If someone asks how many CFMs they need, then most certainly the cooking equipment, length and route of duct run, etc. all come into play. Yes, I can see where you may determine that someone needs to move 600 CFM, and then due to the particular application you'll need a 1000 CFM fan to accomplish this. Understood.

    But my point and what I'm asking is this: Viva has about as straight forward possible application as can be imagined. The only variable that hasn't been established is desired CFM. What more needs to be known in order to answer the question of whether remote makes sense in this case?

    As for leaving the remote versus internal out of the picture, I said that not for Viva's question - as this is of course exactly what he's asking - but on a broader level: If I tell you I'm looking for a recommendation for a very quiet 600 CFM (rated) internal blower hood, do you really need to ask me twenty more questions? Is it really possible that brand A will be quieter if there's X static pressure, and brand B will be quieter if there is Y static pressure - to any degree significant enough to where it would keep you from being able to make a safe recommendation?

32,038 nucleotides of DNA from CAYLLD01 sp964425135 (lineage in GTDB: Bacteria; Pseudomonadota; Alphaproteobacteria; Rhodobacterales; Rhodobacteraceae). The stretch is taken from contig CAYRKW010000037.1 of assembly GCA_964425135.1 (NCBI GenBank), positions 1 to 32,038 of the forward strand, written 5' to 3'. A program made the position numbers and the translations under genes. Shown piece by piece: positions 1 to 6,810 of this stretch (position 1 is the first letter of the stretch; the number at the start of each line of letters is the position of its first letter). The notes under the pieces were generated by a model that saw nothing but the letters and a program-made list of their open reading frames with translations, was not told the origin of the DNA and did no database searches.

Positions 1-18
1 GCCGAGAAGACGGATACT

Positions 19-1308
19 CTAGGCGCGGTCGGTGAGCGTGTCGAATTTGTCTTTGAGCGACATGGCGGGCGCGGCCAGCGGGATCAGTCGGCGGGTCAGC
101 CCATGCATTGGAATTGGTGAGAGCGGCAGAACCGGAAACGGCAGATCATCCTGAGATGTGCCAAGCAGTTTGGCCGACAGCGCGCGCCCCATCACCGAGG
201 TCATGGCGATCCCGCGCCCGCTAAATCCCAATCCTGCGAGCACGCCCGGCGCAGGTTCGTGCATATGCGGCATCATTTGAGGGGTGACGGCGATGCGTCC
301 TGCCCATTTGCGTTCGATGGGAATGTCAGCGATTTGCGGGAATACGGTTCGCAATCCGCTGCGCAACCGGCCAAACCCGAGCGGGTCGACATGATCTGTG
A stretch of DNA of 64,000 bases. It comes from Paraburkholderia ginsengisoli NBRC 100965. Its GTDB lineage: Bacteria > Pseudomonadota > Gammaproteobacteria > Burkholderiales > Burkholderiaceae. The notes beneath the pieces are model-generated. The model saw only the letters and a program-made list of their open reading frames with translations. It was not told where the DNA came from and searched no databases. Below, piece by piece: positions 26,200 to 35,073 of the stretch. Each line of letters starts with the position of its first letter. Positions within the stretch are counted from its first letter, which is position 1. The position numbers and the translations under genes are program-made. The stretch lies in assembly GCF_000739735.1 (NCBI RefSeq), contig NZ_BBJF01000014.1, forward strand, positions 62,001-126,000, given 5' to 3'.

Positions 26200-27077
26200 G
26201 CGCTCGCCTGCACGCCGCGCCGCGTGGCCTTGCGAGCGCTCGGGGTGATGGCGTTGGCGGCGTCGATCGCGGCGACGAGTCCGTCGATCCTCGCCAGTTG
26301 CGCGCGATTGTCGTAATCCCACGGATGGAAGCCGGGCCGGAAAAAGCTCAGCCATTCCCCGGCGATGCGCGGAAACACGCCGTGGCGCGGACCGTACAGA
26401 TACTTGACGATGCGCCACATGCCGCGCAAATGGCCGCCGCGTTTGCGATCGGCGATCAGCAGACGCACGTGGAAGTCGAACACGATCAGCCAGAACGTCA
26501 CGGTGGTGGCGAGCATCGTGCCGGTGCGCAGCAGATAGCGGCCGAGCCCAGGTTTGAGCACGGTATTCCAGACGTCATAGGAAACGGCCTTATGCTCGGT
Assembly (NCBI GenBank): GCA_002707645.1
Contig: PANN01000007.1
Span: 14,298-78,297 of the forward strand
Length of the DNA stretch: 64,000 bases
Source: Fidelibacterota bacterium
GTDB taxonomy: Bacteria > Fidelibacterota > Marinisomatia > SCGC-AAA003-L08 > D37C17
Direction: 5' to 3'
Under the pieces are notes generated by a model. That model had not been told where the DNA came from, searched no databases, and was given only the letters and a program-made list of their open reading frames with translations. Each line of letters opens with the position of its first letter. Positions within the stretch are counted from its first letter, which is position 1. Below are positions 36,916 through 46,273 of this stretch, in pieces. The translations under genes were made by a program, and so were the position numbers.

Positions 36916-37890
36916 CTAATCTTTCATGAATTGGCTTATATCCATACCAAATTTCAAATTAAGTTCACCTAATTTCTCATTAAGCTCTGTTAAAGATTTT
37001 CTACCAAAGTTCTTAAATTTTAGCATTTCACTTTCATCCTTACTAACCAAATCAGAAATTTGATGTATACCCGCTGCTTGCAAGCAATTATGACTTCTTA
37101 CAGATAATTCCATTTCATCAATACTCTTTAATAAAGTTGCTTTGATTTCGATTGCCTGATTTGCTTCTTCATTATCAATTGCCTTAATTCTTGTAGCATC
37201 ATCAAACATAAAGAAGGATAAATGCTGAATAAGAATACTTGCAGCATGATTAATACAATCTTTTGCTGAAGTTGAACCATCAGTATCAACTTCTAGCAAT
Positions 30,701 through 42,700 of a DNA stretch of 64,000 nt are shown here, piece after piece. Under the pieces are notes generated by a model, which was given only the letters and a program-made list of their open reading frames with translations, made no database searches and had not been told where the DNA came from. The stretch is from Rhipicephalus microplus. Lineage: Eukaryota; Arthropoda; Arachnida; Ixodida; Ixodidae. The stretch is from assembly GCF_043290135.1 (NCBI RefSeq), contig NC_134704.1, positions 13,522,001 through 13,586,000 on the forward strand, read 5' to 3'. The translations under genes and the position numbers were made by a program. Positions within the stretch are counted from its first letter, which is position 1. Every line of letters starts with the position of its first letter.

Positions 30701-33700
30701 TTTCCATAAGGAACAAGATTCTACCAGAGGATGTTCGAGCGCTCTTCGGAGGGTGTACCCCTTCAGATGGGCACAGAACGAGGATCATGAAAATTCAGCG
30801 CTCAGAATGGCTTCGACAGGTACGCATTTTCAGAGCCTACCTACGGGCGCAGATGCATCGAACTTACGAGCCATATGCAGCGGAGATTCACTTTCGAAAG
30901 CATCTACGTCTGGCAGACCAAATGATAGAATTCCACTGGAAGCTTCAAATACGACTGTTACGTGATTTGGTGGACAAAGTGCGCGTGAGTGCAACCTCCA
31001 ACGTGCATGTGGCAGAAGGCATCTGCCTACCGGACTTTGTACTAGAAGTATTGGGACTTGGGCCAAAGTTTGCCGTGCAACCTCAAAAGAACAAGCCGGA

By the way - you said "The engineer will the units." Clearly a word missing?

    In case any of this isn't coming across right, to be perfectly clear: I'm not arguing, I'm asking. Not just for me, but for anyone else who gets frustrated when they can't seem to get a straight-forward answer. Thanks!

  • viva99
    Original Author
    13 years ago
    last modified: 7 years ago

    Interesting discussion, antss and ya think. To be clear, antss: I asked the pulling air vs. pushing air question because someone else had introduced the idea in an earlier post and I didn't get it. I had no intention of further complicating the issue, much less "delving into the realm of the utterly ridiculous." But it's true, the whole discussion CAN get pretty ridiculous if one keeps adding variables before ever coming to a solid conclusion about any of the variables that came before. Intuitively I agree with ya think: one SHOULD be able to say who makes the quietest 1000 cfm internal blower, period. One SHOULD be able to say whether a remote blower is inherently quieter than an internal blower by virtue of its design (i.e. over and above the fact of being further from your ear). These questions don't seem all that complicated to me. Some can be answered on a showroom floor, as has been suggested here. Others, like how remote a remote blower has to be in order to measurably reduce noise, seem pretty straight-forward too, although only a manufacturer/venting contractor/engineer is equipped to investigate. Alas none seems inclined to do so, at least not in any way that's accessible to lay people like me.